Risk of breast implants

Saline and silicone breast implants have similar risks. They include:

  • breast pain
  • changes in breast sensation
  • internal scarring
  • implant leakage or rupture
  • the need for further breast surgery.

What happens if a breast implant ruptures

If a saline breast implant shell ruptures, the implant deflates. The leaking saline solution is absorbed without posing any health risks, but the silicone shell can only be removed with surgery.

If a silicone breast implant (this includes a PIP implant) ruptures, there may be no obvious change.

There is no evidence that leaking silicone gel causes serious, long-term health problems.

In some instances a ruptured silicone breast implant may eventually cause breast pain or changes in the shape of the breast. If this happens, you will need surgery to remove the ruptured implant.

Rupture rates of breast implants

The shells of breast implants have a relatively small failure rate. This includes PIP implants which have recently been the subject of a recall in some countries overseas.

PIP implants have a failure rate (rupture or leak) of around 0.4% for every year of implant, which is comparable to similar implants.

Health concerns with breast implants

There have been concerns that implants may increase the risks of some diseases including cancer and connective tissue diseases. However, the generally accepted view is that these are no more common in women with breast implants than in women without implants.

Follow up and ongoing medical care if you have breast implants

Follow-up care is generally provided by the surgeon and would usually involve an annual check-up.

Warning signs or symptoms that suggest breast implant rupture

Most women have no signs or symptoms following a rupture. However, some women may experience:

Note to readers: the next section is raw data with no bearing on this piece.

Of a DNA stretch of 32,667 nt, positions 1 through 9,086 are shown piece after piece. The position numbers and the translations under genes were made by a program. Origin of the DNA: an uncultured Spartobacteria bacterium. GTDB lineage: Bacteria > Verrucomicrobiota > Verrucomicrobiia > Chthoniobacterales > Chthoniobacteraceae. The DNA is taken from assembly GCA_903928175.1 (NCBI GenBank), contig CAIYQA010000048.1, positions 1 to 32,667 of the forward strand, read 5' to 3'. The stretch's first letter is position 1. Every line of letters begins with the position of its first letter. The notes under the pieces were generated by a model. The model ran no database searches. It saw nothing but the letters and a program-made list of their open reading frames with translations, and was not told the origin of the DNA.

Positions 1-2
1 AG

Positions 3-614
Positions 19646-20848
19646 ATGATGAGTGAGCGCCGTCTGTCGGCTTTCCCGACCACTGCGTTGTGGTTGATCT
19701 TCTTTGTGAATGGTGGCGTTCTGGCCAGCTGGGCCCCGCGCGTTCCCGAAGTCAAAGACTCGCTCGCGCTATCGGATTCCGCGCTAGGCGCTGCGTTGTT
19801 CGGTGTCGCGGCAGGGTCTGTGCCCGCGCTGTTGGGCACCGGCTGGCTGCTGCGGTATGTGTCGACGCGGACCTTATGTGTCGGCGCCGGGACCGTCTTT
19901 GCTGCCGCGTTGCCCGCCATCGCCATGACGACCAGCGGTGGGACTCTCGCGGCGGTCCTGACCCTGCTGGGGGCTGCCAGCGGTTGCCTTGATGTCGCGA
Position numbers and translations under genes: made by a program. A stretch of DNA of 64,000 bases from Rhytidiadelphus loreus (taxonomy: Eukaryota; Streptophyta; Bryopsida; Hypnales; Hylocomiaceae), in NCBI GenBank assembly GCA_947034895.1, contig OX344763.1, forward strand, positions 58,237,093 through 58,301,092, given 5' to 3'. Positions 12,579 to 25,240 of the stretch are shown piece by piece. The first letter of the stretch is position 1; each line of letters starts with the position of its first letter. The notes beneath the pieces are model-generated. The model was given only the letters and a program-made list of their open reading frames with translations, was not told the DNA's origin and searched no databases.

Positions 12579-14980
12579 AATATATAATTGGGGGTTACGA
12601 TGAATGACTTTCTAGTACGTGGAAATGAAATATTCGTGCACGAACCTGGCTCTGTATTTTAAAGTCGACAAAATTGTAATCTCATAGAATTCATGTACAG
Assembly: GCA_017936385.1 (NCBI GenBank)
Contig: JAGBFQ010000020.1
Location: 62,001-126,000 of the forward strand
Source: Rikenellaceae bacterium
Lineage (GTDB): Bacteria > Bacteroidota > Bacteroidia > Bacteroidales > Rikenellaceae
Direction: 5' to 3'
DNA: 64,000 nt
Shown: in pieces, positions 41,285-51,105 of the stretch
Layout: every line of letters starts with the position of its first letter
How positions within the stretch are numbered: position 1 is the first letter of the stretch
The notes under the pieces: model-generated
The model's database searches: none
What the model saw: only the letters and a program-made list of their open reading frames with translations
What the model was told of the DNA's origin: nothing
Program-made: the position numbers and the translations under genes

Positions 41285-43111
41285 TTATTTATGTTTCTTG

• pain, burning, tingling, swelling, numbness or redness in the affected breast
  • hard knots or lumps surrounding the implant or in the armpit
  • change in breast size or distorted breast shape
  • softening or hardening of the breast.

If you have silicone breast implants and experience these signs or symptoms, consult your surgeon.

Concern around PIP implants

PIP implants are silicone-gel breast implants manufactured by the French company Poly Implant Prosthese (PIP). These implants were approved under the European regulatory system and were widely used in a number of countries.

In March 2010, French authorities learned that the company had used unapproved industrial-grade silicone filler instead of medical-grade silicone required under regulatory approval. A global recall of all PIP silicone breast implants was announced and clinicians were advised to no longer use these implants for breast implantation.

There were no records of their importation into or distribution in Aotearoa New Zealand. However, it has emerged a now-retired Wellington surgeon implanted PIP implants in 18 women in 2002 and 2003.